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Staying Clean in Krabi

Staying Clean in Krabi - Krabi Magazine article

One of my hobbies back home in America is making soap, and I will admit that I am a bit of a snob about it.  Being a holistic health coach, I understand that the skin is a natural sponge for the body – anything that touches our skin is absorbed through the pores directly into the bloodstream.   Thus, why I hesitate to use anything on my skin that is not natural and healthy.   Many people aren’t aware of this fact, but this is why using natural skin care products is so important.

I was therefore thrilled one night to come across a fellow soap maker at the outdoor market in Ao Nang.  Karin Hualthanom has been making and selling soap for 12 years, and he clearly shares my passion for high quality, natural soap.  He invited us to come visit his factory in Nong Thale to see his operation first hand, which we were excited to do.

Khun Karin comes from a computer background, but got into soap making after he and his brother began making soap together in Bangkok.  A few years after his start, he and his wife moved to Krabi to be closer to family and his brother decided to pursue a career in farming.  Khun Karin decided to continue experimenting with various soap recipes.  He enjoyed making soap and was committed to making a go of the business.

Like me, Khun Karin appreciates natural, cold processed soap.  In the process of making mass-produced soaps the glycerin and moisturizers – natural by-products of the soap-making process – are removed and then sold separately by the cosmetic industry.  Then, cheaper chemicals are added to keep this mass produced soap harder, lathering longer or to offer anti-bacterial properties.  Coconut oil is highly anti-bacterial and every bit as good for keeping the body clean as chemical anti-bacterial agents are.  The cosmetic industry tells us to use only manufactured cleansers to wash the face, and then to use a toner and moisturizer afterwards to rebalance and rehydrate the skin.  When you wash with naturally cold-processed soap, the skin is naturally moisturized and hydrated, making the need for other skin care products less necessary (and therefore less costly).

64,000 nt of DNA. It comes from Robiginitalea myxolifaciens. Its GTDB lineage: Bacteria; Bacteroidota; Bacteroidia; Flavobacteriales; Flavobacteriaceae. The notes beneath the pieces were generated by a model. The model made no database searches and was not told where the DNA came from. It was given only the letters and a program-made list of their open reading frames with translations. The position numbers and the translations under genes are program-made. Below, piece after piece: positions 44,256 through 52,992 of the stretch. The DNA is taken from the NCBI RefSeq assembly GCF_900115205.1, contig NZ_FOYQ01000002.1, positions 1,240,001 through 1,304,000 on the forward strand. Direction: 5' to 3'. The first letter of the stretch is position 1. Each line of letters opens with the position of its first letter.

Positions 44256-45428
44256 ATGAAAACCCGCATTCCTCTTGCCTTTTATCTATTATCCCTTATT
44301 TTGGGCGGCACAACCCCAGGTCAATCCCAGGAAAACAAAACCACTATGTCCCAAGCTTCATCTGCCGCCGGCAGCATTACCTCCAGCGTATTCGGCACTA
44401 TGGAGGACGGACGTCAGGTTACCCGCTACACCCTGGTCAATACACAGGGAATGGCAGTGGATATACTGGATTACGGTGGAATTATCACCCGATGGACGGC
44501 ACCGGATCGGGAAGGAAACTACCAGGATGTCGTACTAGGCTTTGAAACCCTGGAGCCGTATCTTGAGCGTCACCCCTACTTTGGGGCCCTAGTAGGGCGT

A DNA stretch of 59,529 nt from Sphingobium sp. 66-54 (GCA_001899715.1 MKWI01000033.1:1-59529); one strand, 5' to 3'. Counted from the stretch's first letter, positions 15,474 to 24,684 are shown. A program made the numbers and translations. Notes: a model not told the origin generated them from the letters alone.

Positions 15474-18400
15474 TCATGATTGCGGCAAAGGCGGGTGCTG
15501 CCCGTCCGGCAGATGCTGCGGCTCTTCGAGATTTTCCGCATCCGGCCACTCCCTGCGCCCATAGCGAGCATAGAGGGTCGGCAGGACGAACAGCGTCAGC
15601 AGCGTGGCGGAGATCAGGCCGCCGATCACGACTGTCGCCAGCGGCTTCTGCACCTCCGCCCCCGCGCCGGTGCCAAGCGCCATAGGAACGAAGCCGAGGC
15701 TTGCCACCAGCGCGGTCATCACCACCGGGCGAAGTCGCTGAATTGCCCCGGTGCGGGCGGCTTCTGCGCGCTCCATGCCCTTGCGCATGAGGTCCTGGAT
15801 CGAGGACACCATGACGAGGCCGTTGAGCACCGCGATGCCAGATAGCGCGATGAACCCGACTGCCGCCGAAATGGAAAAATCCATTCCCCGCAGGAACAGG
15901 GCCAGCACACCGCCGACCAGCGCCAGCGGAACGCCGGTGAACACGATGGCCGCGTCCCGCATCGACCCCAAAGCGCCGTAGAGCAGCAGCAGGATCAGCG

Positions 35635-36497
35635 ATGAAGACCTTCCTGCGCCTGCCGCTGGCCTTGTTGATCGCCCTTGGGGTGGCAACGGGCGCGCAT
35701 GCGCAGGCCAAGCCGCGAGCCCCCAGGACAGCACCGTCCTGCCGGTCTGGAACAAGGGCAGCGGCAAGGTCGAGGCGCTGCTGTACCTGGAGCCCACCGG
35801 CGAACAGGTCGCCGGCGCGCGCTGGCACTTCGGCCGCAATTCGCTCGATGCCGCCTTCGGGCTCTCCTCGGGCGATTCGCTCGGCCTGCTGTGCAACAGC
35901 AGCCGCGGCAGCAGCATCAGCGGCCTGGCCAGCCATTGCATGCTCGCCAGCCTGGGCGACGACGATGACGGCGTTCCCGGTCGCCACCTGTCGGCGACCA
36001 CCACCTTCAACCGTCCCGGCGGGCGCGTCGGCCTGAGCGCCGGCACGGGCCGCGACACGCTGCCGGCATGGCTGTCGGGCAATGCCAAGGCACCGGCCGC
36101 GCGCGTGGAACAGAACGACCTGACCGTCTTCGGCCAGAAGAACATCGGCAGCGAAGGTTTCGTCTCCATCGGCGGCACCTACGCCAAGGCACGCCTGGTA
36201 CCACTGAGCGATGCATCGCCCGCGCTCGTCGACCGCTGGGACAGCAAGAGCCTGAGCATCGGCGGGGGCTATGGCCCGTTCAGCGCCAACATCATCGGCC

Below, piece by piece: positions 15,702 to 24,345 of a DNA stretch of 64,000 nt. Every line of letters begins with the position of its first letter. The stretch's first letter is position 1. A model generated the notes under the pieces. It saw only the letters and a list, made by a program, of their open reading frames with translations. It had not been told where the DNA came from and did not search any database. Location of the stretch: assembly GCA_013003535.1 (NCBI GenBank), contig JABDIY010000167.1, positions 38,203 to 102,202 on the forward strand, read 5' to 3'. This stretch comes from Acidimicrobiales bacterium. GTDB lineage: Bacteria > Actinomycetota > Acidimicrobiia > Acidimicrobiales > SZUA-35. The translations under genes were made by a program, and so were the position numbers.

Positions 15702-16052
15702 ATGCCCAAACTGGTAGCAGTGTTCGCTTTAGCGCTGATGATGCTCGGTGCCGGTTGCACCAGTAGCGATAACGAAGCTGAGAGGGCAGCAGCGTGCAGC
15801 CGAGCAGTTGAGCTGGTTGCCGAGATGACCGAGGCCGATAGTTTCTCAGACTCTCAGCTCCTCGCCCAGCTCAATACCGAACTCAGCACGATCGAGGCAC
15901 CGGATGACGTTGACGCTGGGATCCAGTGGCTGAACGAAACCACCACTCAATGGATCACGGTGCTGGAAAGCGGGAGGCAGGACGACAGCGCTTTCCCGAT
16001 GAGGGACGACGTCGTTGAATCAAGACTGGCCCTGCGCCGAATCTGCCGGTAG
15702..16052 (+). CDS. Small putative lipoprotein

Soap making is a chemical process whereby an extreme alkaline product (lye) is combined with various oils.  Mixing these products together causes a chemical reaction called “saponification.”  In this process, the lye acts as a catalyst that eventually disappears from the soap all together.  Once Khun Karin saw the power of this beautiful soap and the need for such a product here in Krabi, he spent two years on countless experiments to develop the optimal recipe.  This means that the feel of the soap on the skin, the lathering and fragrance all blended perfectly to produce the perfect product.

Khun Karin uses only Certificate Of Analysis (COA) products, to make sure he knows exactly what goes into the soap, and he strictly follows FDA standards in Thailand.  Being able to make soap that is approved by the FDA for meeting high standards as well as having a completely natural product is very important to his company.  Integrity at all levels is one of the reasons this company is so outstanding.